Manufacturing to Meet Tech Community at MT360
I will hold onstage conversations with additive manufacturing and collaborative automation leaders as part of the new technology event to premier May 12-14, 2020, in Santa Clara, California.
Update: MT360 has been rescheduled to May 12-14, 2020. The column below has been revised to reflect the new dates. The speaker lineup is expected to remain the same. Save the date for the launch of this new tech-meets-manufacturing event.
Is there a connection between the “tech” culture we associate with Silicon Valley and the manufacturing culture at work in machining facilities throughout the rest of the country?
Seemingly yes, and that connection is growing stronger. Today, the manufacturing technology developments offering the most promise to dramatically transform manufacturing tend to be digital, including artificial intelligence (AI), collaborative automation, the Internet of Things (IoT) and even additive manufacturing (AM). To varying degrees, these technologies leverage tech community advances that are still advancing. Indeed, the latest tech innovations may find their greatest impact in the potential they offer to accelerate, streamline and reorder the ways that things are made.
ThyssenKrupp Bilstein’s plant in Hamilton, Ohio (far from Silicon Valley) exemplifies this. This established manufacturing facility makes a familiar product, shock absorbers. Yet as this this article describes, the addition of a seemingly small new technology is having an unexpected effect on the possibilities for this plant. At Bilstein, collaborative robots were supposed to be beneficial in just a few areas where automation needed to be near people. But the technology proved such an effective option for versatile, redeployable automation that the company found other applications in which proximity to people was not even a requirement. Furthermore, this success led directly to the application of another versatile automation system: autonomous intelligent vehicles capable of various tasks throughout the facility. At Bilstein, digital-enabled technology is changing the very paradigm for automation within the plant.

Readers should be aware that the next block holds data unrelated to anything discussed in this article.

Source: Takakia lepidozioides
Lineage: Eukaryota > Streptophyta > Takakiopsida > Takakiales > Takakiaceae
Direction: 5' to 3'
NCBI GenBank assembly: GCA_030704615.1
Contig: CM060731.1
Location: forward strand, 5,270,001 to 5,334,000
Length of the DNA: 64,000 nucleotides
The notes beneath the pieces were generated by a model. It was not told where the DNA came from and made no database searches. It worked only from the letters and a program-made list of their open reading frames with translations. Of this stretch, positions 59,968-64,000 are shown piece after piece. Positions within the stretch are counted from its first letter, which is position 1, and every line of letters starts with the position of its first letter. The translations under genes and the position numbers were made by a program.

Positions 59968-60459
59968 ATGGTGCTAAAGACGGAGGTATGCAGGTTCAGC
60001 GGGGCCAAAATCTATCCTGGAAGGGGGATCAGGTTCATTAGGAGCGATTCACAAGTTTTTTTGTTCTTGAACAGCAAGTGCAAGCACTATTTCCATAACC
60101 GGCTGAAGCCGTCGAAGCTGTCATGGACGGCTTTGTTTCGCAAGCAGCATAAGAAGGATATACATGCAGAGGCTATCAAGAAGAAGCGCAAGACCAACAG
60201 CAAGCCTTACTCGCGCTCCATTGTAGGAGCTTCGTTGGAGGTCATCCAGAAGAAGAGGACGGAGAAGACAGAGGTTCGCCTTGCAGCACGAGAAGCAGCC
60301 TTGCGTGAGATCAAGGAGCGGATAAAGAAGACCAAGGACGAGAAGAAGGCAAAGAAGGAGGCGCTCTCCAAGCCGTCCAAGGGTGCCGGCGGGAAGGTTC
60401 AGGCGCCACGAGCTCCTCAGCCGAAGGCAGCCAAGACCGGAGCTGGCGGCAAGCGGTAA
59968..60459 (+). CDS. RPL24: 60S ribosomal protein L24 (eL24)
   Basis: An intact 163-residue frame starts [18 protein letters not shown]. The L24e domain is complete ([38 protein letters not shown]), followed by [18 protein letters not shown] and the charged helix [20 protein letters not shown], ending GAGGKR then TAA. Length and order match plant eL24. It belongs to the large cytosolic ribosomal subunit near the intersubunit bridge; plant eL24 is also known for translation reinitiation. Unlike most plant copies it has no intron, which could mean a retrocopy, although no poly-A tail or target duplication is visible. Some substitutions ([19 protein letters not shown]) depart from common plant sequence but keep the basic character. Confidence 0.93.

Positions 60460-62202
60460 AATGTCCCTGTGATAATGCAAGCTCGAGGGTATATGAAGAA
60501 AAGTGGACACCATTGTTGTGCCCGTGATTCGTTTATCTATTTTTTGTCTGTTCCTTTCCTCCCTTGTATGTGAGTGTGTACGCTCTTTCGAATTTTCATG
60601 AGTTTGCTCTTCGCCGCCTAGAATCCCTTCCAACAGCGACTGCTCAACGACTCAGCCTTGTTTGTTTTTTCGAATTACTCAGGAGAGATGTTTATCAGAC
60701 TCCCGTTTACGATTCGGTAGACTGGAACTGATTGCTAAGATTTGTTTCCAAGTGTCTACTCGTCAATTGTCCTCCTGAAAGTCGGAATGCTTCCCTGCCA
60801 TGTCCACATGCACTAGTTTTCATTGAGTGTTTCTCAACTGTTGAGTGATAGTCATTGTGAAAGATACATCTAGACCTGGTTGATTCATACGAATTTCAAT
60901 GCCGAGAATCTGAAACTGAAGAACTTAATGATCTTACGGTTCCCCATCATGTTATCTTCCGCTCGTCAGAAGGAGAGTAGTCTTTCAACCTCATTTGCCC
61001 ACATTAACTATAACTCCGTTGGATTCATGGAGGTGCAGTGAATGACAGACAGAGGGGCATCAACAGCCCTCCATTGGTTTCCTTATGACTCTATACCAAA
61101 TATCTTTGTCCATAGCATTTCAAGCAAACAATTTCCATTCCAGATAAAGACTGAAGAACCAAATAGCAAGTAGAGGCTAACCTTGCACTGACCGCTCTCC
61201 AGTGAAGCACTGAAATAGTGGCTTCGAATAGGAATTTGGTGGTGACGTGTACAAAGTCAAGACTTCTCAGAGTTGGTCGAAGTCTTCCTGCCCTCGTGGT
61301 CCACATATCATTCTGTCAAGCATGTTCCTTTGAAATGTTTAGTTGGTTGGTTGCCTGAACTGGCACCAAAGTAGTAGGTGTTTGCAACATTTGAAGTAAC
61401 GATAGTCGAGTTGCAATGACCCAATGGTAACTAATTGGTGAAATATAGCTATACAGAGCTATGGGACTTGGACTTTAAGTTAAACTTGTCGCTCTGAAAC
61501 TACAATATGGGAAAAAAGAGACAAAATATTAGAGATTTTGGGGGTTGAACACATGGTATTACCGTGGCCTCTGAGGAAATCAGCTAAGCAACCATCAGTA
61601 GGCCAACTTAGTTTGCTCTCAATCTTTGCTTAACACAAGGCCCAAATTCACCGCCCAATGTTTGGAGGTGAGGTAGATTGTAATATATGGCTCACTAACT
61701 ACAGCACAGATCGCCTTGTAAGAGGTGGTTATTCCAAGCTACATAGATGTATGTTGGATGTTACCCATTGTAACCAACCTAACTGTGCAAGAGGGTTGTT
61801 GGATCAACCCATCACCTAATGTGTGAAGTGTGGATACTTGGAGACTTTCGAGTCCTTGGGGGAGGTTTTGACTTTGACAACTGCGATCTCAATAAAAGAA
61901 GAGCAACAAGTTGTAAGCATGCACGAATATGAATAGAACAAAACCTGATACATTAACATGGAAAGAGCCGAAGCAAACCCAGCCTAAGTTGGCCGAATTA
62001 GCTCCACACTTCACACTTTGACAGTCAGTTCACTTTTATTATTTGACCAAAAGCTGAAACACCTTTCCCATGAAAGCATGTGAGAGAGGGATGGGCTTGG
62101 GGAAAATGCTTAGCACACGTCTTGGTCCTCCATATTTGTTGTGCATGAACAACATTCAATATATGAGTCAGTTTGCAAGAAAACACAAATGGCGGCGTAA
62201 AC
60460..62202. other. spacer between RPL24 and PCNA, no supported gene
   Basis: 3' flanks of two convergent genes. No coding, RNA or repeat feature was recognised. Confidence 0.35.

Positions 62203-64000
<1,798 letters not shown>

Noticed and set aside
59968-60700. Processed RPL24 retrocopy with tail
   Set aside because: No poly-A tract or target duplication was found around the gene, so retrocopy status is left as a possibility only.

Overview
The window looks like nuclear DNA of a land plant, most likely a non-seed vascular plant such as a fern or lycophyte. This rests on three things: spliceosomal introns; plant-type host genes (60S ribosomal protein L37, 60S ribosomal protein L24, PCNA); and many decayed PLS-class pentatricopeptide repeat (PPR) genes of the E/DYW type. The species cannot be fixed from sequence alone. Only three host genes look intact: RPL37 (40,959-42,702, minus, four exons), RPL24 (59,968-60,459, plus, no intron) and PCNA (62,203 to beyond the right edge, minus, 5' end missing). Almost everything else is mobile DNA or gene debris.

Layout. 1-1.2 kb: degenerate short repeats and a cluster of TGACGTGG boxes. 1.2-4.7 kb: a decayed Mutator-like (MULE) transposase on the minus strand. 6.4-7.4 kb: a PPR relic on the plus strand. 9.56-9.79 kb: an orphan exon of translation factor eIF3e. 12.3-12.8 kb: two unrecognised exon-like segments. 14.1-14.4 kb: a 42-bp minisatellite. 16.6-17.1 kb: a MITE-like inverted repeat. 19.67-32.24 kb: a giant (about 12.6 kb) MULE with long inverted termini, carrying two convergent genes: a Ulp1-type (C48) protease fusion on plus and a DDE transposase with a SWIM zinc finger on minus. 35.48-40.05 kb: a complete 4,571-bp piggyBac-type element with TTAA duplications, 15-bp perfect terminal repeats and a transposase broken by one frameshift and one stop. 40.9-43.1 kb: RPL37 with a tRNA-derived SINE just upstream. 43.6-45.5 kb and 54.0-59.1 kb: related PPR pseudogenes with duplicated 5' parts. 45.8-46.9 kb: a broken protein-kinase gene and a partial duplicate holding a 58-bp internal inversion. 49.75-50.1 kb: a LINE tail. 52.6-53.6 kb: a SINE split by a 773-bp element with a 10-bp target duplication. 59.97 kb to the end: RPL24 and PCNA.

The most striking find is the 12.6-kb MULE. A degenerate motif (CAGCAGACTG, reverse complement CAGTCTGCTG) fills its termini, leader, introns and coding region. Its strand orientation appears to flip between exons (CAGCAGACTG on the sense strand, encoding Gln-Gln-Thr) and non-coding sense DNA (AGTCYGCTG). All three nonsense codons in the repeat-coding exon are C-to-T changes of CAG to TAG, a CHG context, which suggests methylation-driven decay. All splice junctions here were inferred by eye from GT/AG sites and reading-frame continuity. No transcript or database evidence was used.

Which is why Bilstein CEO Fabian Schmahl is traveling to Silicon Valley next month. I am going there, too. Onstage at the new MT360 event, I will chat with Mr. Schmahl and others about the changing face of manufacturing technology.
Organized by AMT–The Association For Manufacturing Technology, MT360 is an event aimed at bringing together manufacturing leaders and the tech community. The event is May 12-14, 2020, in Santa Clara, California. The plan for the event is itself innovative—sort of a conference, sort of a trade show, and more than both. The conference program includes not only the in-depth conversations I will have with technology leaders in additive manufacturing (from EOS and HP) and collaborative automation (from Bilstein and Veo Robotics), but also concise presentations from up-and-coming users and providers of AM, AI, IoT and other digital manufacturing technologies, including little-known startups. Alongside this program, the complement and equal companion to these speakers will be the event’s Virtual Factory, the “show” part of the show-and-tell format, offering hands-on demonstrations of disruptive digital technologies at work in a simulated manufacturing setting.
Attendance is limited—the hope of direct networking between tech and manufacturing leaders is one of the event’s aims. Indeed, the insight underlying the event is the recognition that tech and manufacturing should not be such separate cultures any longer. Learn more about MT360 and register to attend at mt360conference.com.
A new metal AM system for batches of end-use parts was designed to permit productivity and machine pricing comparable to a CNC machine tool.
Machining a large 3D-printed part for aerospace composite tooling is fundamentally different than manufacturing the part traditionally. Baker Industries knows this first-hand.
An engineering modification that would have been impractical or cost-prohibitive in the past is realized on a machine tool performing metal 3D printing and machining in the same cycle.